We Did It!

We did it! With 33 sponsors and in just 20 days, we raised $2,414 for the Susan G. Komen Foundation!  I can't thank you enough for your generosity and encouragement as I have been training and fundraising for this big event — the Susan G. Komen 3-Day — in which I will walk 60 miles in three days.  Thank you for your support!

I'm also excited and honored to announce that the San-Diego-based team I joined on this adventure — TEAM: Powered By Optimism — has eclipsed the $250,000 mark in our fundraising efforts. QUARTER OF A MILLION DOLLARS, y'all!  If you donated to my campaign, then YOU personally helped make this happen.  We appreciate you! 

I leave Alaska this Thursday for San Diego, and Friday is when things get really serious — and fun.  Quite possibly, this will be one of the most physically demanding things I've ever done — but it will be worth it.  I look forward to sharing this journey with you.  

The Day of All Saints

Since losing my Mom in March, I have appreciated the gentle guidance of a page-a-day journal called "Healing After Loss." Today's meditation was on the topic of the "communion of saints" — the fellowship between the living and the departed. It was a fitting subject because today, the 1st of November, also happens to be All Saints' Day.

Admittedly, I never really paid much attention to this day of remembrance when I was growing up in the Deep South. It seems I was always recovering from the sugar high of Halloween or more focused on trading candy with my parents and my friends.

I'm thankful that today, my lovely friends, Jenny and Chelsea, introduced me to the tradition of All Saints' Day when they hosted a potluck in honor of the occasion.

Their invitation simply stated, "You are invited to bring anything to share which reminds you of those {saints} you love." I knew instantly what to contribute. That's right, you guessed it: Momma's peach cobbler. Other than that, I wasn't sure what else to expect for the evening.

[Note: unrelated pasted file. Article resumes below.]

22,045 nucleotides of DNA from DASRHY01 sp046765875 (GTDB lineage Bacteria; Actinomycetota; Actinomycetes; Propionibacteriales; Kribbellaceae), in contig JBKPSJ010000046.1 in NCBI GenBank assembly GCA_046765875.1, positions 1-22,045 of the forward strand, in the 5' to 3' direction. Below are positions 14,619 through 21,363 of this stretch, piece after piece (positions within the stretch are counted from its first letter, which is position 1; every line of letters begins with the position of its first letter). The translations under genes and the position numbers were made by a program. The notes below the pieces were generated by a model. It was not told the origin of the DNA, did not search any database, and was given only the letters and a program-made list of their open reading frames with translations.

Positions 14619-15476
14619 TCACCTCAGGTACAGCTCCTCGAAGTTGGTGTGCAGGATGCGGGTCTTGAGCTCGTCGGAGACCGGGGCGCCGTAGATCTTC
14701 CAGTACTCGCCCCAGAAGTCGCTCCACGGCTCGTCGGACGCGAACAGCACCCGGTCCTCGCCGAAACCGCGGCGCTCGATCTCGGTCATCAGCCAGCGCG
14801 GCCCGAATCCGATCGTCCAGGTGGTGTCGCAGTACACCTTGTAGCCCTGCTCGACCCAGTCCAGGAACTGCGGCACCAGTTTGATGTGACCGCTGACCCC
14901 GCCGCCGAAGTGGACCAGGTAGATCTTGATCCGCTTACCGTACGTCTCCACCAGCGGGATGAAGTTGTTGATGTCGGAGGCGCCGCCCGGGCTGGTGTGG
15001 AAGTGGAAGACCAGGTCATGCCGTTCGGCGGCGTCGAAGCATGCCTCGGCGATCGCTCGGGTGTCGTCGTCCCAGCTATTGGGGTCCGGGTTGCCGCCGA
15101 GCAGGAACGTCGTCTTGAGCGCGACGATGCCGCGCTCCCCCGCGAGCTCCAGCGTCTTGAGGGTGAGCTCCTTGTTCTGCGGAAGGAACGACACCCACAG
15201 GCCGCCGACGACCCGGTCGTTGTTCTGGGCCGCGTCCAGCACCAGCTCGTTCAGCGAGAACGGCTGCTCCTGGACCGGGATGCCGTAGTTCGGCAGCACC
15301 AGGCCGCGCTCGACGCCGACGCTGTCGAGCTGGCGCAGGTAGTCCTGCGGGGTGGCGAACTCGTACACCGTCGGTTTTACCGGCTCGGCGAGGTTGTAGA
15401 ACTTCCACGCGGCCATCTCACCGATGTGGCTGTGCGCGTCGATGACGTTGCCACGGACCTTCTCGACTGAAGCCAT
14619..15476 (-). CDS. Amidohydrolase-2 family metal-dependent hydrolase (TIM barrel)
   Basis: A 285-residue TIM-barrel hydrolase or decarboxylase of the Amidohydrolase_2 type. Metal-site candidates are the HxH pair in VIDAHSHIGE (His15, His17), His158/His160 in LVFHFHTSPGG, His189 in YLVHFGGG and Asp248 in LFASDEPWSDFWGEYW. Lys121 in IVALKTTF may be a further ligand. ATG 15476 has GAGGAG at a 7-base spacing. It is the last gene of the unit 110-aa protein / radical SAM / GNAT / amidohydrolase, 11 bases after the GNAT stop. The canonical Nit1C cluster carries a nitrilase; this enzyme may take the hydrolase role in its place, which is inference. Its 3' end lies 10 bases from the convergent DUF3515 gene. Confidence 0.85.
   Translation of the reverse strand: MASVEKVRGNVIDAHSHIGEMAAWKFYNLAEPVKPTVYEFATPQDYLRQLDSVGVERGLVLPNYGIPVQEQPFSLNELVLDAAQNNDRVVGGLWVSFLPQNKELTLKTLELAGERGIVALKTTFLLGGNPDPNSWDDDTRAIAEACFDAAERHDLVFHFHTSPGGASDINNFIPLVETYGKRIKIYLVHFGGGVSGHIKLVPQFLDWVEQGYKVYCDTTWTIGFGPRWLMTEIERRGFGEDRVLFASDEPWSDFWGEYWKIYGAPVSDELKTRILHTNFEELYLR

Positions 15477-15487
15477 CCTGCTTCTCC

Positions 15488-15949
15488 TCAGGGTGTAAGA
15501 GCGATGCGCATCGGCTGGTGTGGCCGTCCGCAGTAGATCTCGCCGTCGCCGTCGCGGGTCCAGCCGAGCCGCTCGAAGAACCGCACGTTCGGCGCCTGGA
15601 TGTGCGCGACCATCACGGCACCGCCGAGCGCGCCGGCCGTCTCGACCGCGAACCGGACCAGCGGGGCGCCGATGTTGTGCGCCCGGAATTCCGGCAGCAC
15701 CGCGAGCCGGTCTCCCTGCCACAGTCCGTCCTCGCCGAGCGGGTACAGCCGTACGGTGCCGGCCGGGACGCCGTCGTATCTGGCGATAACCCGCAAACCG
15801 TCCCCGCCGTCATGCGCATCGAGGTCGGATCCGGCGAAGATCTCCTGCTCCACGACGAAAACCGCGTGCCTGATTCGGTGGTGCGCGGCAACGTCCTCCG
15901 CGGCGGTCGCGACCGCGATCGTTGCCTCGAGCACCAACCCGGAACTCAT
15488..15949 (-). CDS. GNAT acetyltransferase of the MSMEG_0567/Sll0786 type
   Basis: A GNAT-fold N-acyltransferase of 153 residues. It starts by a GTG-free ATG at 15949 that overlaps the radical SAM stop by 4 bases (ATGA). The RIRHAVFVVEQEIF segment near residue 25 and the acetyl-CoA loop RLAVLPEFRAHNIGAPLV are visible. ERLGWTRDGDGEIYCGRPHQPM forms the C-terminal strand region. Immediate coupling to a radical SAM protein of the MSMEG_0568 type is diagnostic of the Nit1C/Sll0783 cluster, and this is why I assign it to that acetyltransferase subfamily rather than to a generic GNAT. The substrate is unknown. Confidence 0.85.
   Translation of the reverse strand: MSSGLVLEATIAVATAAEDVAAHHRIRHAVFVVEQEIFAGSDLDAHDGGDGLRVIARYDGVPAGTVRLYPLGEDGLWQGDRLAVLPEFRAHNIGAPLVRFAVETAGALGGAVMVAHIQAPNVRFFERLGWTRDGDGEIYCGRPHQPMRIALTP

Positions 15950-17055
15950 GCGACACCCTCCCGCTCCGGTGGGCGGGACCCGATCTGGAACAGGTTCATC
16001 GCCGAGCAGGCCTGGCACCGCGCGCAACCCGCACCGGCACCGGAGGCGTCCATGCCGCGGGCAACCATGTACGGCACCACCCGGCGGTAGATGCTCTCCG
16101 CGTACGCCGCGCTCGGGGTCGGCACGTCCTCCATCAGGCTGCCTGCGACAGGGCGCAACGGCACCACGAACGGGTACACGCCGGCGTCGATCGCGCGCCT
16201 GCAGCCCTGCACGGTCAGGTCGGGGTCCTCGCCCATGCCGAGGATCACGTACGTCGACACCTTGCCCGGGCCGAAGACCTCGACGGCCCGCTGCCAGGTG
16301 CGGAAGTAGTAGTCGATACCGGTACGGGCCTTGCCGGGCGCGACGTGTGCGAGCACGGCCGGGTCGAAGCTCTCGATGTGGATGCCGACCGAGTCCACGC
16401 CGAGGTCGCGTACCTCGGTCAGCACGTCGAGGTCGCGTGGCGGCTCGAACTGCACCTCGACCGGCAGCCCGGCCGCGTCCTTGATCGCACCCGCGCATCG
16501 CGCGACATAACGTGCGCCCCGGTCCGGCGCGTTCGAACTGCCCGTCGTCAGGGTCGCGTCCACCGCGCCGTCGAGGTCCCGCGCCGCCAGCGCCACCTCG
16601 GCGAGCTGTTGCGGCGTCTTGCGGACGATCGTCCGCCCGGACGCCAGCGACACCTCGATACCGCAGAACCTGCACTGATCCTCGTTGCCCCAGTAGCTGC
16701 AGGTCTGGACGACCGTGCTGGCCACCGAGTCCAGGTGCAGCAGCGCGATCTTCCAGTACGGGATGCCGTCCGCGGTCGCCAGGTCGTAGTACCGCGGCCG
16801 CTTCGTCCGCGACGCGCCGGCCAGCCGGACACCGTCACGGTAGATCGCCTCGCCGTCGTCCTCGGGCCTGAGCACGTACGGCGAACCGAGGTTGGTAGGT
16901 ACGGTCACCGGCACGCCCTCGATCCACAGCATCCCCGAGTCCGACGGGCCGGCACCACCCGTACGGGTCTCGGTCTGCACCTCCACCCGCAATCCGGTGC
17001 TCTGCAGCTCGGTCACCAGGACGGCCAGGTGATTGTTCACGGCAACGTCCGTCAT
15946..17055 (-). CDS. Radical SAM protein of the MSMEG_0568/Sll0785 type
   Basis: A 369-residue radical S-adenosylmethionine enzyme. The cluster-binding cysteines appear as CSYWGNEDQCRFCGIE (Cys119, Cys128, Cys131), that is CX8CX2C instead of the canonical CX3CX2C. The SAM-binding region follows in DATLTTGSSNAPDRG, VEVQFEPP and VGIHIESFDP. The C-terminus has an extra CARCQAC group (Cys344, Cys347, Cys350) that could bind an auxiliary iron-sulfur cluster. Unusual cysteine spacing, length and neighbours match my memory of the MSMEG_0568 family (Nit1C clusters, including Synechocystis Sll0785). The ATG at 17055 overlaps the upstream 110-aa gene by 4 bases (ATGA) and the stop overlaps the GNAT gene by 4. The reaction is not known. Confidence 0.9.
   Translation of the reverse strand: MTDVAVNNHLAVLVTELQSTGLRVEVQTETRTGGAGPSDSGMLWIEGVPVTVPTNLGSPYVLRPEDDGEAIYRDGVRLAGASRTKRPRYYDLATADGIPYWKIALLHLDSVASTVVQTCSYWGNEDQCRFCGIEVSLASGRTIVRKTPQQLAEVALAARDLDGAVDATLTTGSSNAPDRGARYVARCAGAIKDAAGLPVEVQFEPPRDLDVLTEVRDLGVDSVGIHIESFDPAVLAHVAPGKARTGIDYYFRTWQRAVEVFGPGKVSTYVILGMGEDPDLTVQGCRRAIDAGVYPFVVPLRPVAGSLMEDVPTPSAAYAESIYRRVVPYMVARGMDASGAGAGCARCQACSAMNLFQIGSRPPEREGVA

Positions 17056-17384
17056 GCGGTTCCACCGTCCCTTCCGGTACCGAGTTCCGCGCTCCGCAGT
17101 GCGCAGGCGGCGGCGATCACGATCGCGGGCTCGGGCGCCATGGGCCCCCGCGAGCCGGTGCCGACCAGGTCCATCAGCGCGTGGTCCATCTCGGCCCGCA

As folks gathered together in the cozy space of my friends' home, we had a smorgasbord of memorial dishes laid before us — lasagna from a WWII recipe, mashed potatoes with a secret ingredient, broccoli and mayo, white chicken enchiladas, kielbasa in pumpkin porter, grandpa's pecan pie, grandma's peanut brittle, decadent chocolate sauce, and saucy finger lickin' good barbecue ribs.

We sat around eating and sharing our cherished memories and celebrating our Loved Ones. It was a deeply touching evening, one I hope to take part in again next year.

Here's to the blessing of shared memories, warm hugs, and the comforting presence of dear friends. May the memory of your Loved Ones be eternal.


Making Their Case

Thankfully, it happens just once every four years -- the first debate between presidential candidates.  Like many Americans, I am looking forward to this election season being over -- and with just 42 days to go, Election Day can't get here quickly enough.

This evening, my good friend Richard and I co-hosted a viewing party of what turned out to be a rousing debate (no surprise there) between Hillary Clinton and Donald Trump.  Richard invited his friends, I invited mine, and it was a wonderful inter-mingling of folks from different backgrounds, everyone eager to listen to our next Commander in Chief (whoever that may be).  

We reserved the "Owner's Box," a big private room at McGivney's Sports Bar and Grill in downtown Juneau.  Hats off to McGivney's staff for their attentive service, especially with my insistence that televisions were all set to different channels, so we could see the variety of coverage.  And, oh, was there a variety of coverage amongst CNN, FOX News, and Free Speech TV!

It was so much fun having a secluded space to broadcast the debate on the multiple big screens.  The reclining theater-style seats were a big hit, too.  Richard's friend, Bev, organized entertaining bingo cards, fortunately taking the place of any drinking game that could have been disastrous.  About 30 people came out for the festivities, and I'm happy to say there was no fighting or bad temperament!

But the best part of the evening here in Juneau?  On the block for the winner of the bingo game: a 1992 vintage Ross Perot sweatshirt, donated from Richard's personal collection.  At the end of the 90-minute debate, I didn't win, but I sure had fun trying.